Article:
Many people come to our aikido dojo wanting to learn martial arts. And everyone comes for different reasons. Some are looking for self defense, some want to learn a traditional Japanese martial art, while others are interested in the internal energy (‘ki’ or ‘chi’) development that we offer and some just want to kick butt! Ultimately these aspects and many others form part of our art and it is up to the prospective student to decide if our art and club suits them or not.
At our club we offer Basics classes for beginning students. In this class you will learn and do some traditional Japanese sword practice originating from the battlefield, strangely from these kinds of movements come the harmonious flow and movements of aikido which you will also practice, also the development of a centred, relaxed mind and something of the nature of ‘ki’. You will be able to discuss any concerns you have and find out more about the various aspects of aikido that interest you.
The human body is adaptive but can only move in so many ways, the evolution of the martial systems are designed to get to the top of this mountain, though there are many paths there. Aikido practice encompasses many aspects for training the mind, body and spirit. As a club we have been in Sydney for over 15 years, many of our students and instructors have practised and are practising other martial arts and we would be pleased to point you to those arts if they might be more suitable.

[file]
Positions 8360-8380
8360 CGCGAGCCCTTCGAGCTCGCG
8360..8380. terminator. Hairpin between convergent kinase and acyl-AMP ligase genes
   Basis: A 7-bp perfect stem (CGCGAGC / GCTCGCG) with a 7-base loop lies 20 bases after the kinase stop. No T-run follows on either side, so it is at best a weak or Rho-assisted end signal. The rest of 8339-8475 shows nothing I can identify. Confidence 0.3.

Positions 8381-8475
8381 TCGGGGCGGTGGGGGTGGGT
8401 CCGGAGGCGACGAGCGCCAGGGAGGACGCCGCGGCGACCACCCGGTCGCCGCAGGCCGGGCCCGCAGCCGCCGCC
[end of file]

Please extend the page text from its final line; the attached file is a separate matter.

If you have particular interests in certain aspects you may find these other arts more suitable. For example for grappling arts you might like judo and juijutsu, the striking arts karate, silat and kung fu, if weapons are your interest arts like iaido – the art of drawing the sword and jodo – use of the staff. Finally internal arts like baguazang and taichi also share much in common with aikido.
Selecting a place to learn
While we hope you will come and practise aikido with us, it maybe that you end up somewhere else and/or doing another art. If so, here are some ideas and questions to ask yourself to help you in your search.
* The Instructor
Does the instructor treat their students with respect? Do you like the teaching style? Is the instructor well credentialed? or a little too well credentialed?? Remember your instructor is only human once they step off the mat – try not to confuse the person with the art and vice versa.
* The Students
An instructor’s teaching is reflected in their students, both in skills and behaviour. Can you picture yourself as a student here?
Is the club drawing from a flowing stream? Does the club have a direct connection to a master teacher from whom they can learn or belong to an organisation from which new knowledge can be brought to the club?
* Feeling is believing
It’s a difficult thing to evaluate an art just by watching – unless you are quite skilled in that art. If possible try out a class, much of many arts are hidden in finer details that are developed only after years of training. Only by feeling the art can you really discover what it has to offer.